Two NGOs have detected dozens of methane leaks at locations across Romania, including next to a children’s playground in a residential area.
As well as the threat it poses to the health of those exposed to leaks, methane is also a powerful pollutant that has 80 times the warming power of carbon dioxide during the first 20 years after it reaches the atmosphere. Such leaks – also detected in several other EU member states in an earlier investigation – thus put at risk the bloc’s emissions reduction goals.
The study carried out by local 2Celsius Association and international NGO the Clean Air Task Force (CATF) documented, for the first time in Romania, methane emissions from oil and gas installations at around 50 sites, a press release from 2Celsius said.
The research was conducted between June 7 and 17, using an infrared camera and a special sensor to identify the level of methane emissions from sites owned by Conpet, OMV Petrom, Transgas and several other companies.
The two NGOs made public their findings at the sites in a series of videos released via the Cut Methane website.
“One of the leaks highlighted in the study was in the two of Campina, where a video details how “we found two wells, twenty metres apart, in the parking lot of an apartment complex”.
“A children’s playground wth slides, swings and a merry-go-round sat in the middle of the two wells. As we walked up to the well we could smell the dangerous [fumes],” said the video. An infrared camera was used to reveal the leaking gas as children played nearby.
“A person who has lived in the apartment complex for almost twenty years said to us: ‘It always smells like that. We’re used to it'," the report added.
The Romanian study follows previous research by CATF that uncovered evidence of methane pollution at more than 220 oil and gas installations in 11 European countries.
"Methane emissions from the oil and gas sector in Romania are very widespread," said James Turitto, CATF campaign manager, according to a press release. "But it is important to remember that the shows we have documented are not the only ones. Everywhere I've been in Europe, I've seen methane pollution from oil and gas installations. We need a strong EU policy to ensure that all countries are committed to reducing methane emissions. "
Methane pollution was singled out in the recent report from the Intergovernmental Panel on Climate Change (IPCC), which pointed to the need to dramatically reduce global emissions of methane, as well as carbon dioxide.
"With the recent findings of the IPCC, we know that the planet cannot afford more delays in the fight against methane," said Jonathan Banks, CATF's international director.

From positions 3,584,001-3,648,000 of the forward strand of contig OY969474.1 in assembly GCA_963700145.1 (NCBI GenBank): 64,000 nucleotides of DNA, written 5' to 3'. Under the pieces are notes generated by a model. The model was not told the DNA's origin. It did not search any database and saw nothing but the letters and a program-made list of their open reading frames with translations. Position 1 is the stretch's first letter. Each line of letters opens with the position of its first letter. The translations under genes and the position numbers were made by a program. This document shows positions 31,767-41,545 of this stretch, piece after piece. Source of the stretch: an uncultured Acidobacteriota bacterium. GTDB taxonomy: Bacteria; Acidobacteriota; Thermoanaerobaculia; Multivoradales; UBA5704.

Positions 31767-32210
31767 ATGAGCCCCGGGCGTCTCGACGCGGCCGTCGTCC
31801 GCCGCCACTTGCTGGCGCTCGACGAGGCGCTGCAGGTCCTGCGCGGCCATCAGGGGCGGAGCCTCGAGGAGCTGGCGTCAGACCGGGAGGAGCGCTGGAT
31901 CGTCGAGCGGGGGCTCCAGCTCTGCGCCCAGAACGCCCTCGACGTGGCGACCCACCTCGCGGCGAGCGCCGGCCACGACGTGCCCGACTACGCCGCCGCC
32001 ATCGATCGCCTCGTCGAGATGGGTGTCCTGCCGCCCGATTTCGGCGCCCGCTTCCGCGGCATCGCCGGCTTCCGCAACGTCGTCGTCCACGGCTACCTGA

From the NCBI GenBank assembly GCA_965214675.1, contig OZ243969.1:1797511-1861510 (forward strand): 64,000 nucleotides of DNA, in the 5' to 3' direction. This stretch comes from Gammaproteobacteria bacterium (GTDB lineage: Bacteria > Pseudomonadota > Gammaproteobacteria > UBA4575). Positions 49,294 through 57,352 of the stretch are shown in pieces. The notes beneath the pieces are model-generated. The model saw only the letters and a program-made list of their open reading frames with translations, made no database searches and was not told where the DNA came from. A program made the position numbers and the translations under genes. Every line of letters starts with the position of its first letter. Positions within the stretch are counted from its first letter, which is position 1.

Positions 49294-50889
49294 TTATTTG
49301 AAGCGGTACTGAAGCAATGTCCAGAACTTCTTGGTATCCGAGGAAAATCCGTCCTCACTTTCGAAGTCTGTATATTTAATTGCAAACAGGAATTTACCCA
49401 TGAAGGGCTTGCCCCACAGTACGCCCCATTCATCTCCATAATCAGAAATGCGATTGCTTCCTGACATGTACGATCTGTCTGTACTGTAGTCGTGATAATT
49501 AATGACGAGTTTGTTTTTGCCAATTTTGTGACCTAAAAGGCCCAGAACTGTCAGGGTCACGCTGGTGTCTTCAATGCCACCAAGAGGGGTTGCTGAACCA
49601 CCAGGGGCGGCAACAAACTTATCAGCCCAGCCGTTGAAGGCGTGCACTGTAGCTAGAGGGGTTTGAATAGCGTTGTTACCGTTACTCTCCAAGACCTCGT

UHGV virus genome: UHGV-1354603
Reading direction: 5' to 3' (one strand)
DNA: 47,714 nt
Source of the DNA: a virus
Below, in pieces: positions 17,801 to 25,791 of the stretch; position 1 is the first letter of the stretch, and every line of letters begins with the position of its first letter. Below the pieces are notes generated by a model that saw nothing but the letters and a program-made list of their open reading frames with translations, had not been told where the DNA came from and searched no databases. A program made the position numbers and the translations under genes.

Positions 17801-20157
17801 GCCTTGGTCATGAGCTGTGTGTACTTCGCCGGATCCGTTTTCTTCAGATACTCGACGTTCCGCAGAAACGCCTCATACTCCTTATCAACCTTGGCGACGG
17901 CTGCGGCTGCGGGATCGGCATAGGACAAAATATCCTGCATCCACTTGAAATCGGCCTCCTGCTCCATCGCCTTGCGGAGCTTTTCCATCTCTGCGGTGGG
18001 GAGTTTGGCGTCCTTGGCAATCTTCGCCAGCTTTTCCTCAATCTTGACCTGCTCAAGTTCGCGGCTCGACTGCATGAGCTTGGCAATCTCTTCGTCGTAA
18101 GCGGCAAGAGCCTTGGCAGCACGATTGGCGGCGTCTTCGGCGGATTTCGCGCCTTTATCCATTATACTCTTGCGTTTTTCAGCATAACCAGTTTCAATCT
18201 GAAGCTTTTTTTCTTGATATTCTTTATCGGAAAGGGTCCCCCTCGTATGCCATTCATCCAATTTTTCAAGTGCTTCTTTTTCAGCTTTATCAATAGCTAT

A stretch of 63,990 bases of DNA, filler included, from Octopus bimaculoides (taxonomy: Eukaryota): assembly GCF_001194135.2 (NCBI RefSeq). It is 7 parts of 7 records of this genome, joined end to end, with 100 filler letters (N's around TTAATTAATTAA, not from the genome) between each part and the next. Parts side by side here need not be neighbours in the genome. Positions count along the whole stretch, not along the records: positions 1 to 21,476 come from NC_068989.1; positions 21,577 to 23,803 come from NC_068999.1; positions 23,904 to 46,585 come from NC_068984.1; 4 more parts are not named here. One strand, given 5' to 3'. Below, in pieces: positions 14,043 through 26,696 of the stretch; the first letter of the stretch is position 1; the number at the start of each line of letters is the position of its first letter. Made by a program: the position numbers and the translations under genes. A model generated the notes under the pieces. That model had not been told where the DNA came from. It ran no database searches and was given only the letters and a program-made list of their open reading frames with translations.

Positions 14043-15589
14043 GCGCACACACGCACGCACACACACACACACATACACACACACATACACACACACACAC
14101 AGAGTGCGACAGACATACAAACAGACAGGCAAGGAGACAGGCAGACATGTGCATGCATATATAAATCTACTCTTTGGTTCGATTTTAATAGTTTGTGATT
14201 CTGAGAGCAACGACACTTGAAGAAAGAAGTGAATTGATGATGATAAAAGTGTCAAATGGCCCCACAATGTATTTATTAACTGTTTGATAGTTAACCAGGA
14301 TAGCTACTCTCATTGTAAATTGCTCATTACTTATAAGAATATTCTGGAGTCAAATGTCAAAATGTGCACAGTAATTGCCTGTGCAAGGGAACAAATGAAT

"Reducing methane pollution is the only way to substantially slow down global warming over the next 20 years. Therefore the European Commission's future methane strategy is vital at both European and global level. "
The European Commission aims to encourage EU member states including Romania to cut methane emissions. In October 2020, the Commission presented an EU strategy to reduce methane emissions.
“Methane is the second-biggest contributor to climate change, after carbon dioxide. It is also a potent local air pollutant causing serious health problems. Tackling methane emissions is therefore essential to reaching our 2030 climate targets and the 2050 climate neutrality goal, as well as contributing to the Commission's zero-pollution ambition,” said a Commission statement issued at the time.
Among the main goals of the strategy is to reduce methane emissions in the energy sector, including through a requirement to improve detection and repair of leaks in gas infrastructure. There are also plans to tackle methane emissions from agriculture and the waste sector.
Romania is one of Europe’s oil and gas producers, and is set to step up production in the coming years as offshore capacity in the Romania sector of the Black Sea comes online. The country also has significant refining capacity.
"Romania has significant problems with its oil and gas production infrastructure and is a major methane emitter in the EU," said Mihai Stoica, 2Celsius' executive director. "These issues will not be resolved overnight, but we must start working on them now."